TOP STORY>> Hawkins taken to hospital
By SARA GREENE
Leader staff writer
Dakota Hawkins, 14, of Cabot, is recovering in Arkansas Children’s Hospital in Little Rock, after being taken to the emergency room on Monday. He woke up vomiting and complaining of abdominal pain. He is being treated for high liver enzymes.
On Tuesday, Dakota’s mother, Sharon Hawkins, wrote in the family’s online journal
that he seems to be feeling better. He woke up hungry Tuesday morning after a day of not eating.
“We need your continued prayers and appreciate your praises of giving the deserved glory to God for our many answered prayers,” wrote Sharon.
The Hawkins family returned to Little Rock National Airport last Thursday after living in Jerusalem for three months for Dakota to undergo leukemia treatment at Hadassah Medical Center.
After receiving a cell transplant from his mother, Sharon, and brother, Riley, 12, Dakota is now leukemia-free, but is still recovering from the transplants and fungal lung infection. The family is calling Dakota’s battle with leukemia a “Journey of Faith.”
The journey began when the youth was diagnosed with leukemia in December 2002. Dakota underwent five months of intense chemotherapy at Arkansas Children’s Hospital in Little Rock and went into remission, but relapsed in October 2003.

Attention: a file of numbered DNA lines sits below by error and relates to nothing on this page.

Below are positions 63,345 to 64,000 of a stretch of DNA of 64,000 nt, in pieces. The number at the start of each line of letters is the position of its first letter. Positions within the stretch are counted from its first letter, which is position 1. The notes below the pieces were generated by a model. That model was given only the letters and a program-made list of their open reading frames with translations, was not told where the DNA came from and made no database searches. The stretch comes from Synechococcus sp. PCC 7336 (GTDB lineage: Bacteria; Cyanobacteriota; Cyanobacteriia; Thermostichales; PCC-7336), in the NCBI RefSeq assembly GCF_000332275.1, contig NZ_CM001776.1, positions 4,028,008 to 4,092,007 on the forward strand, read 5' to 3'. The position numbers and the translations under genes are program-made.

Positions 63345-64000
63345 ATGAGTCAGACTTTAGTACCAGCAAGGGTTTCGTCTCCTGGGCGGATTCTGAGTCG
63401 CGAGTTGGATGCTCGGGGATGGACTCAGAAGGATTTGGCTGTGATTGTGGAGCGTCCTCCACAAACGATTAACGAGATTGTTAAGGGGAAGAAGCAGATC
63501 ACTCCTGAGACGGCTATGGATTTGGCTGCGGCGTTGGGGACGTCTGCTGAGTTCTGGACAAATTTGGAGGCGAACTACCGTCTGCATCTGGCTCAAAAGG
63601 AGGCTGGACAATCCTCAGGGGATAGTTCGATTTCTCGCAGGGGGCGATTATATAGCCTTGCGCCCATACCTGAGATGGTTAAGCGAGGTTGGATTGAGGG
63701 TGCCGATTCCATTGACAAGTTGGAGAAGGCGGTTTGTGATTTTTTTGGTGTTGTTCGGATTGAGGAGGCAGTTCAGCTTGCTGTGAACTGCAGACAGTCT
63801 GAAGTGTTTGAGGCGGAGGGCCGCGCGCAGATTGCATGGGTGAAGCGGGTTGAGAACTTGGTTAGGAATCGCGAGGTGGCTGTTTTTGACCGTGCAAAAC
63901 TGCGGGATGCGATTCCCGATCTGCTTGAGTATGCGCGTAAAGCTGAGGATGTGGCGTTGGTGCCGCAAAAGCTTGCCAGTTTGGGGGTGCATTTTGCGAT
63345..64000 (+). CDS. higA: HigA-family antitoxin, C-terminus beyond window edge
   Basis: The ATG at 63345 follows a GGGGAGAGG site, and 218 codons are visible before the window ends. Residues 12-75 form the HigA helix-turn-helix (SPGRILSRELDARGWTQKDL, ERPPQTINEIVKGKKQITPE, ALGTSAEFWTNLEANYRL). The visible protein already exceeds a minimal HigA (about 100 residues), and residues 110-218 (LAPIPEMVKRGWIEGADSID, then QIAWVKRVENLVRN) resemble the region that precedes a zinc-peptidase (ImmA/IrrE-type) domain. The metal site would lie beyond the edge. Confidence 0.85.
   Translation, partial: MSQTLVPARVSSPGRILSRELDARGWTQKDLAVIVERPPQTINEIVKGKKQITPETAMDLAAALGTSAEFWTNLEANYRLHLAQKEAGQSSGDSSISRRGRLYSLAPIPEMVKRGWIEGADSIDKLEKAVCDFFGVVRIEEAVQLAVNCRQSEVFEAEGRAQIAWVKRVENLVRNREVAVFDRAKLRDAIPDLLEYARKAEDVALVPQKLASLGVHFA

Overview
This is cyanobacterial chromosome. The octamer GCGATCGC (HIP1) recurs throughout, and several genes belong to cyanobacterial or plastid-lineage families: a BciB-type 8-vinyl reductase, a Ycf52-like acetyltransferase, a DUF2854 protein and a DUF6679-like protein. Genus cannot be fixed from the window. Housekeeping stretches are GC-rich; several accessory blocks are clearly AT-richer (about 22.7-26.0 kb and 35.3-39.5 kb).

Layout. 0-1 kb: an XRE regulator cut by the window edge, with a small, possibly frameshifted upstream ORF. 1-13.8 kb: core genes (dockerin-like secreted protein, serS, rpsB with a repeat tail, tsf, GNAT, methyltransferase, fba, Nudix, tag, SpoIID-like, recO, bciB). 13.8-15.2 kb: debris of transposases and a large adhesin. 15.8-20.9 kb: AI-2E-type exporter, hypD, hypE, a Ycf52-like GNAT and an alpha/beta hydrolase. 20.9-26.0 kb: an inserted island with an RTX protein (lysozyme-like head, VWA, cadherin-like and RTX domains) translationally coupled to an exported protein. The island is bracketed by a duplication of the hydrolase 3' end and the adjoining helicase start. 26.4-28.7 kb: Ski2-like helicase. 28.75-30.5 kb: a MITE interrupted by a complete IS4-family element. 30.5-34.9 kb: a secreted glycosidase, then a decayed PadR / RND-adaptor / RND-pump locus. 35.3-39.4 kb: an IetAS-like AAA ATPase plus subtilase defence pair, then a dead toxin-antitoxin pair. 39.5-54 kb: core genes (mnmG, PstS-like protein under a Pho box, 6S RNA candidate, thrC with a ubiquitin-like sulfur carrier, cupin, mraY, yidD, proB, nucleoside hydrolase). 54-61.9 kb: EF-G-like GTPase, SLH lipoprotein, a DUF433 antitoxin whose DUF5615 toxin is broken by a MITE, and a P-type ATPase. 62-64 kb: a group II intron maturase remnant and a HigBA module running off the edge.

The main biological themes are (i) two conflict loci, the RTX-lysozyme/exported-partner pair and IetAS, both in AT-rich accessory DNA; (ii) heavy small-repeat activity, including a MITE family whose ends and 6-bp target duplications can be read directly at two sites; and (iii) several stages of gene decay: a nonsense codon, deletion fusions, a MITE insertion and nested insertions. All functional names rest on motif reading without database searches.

He received a bone-marrow-transplant from his younger brother Riley in February 2004, but his leukemia returned in late November.
In February 2005, while at the M.D. Anderson Hospital in Houston for additional treatments and therapy, the Hawkins family learned of Dr. Shimon Slavin, who offered the family innovative new approaches in cell therapy and leukemia treatment not available in America.
Community fundraising efforts helped the family raise $127,000 within two weeks to cover treatment costs and the family flew to Israel.
Dakota will continue post-transplant cell therapy to prevent the leukemia from coming back.
The family plans to take Dakota back to Israel for a second treatment. His physician plans to infuse Dakota with natural killer cells from both parents.
These cells are often called the human body’s first line of defense against mutant and virus cells such as cancer.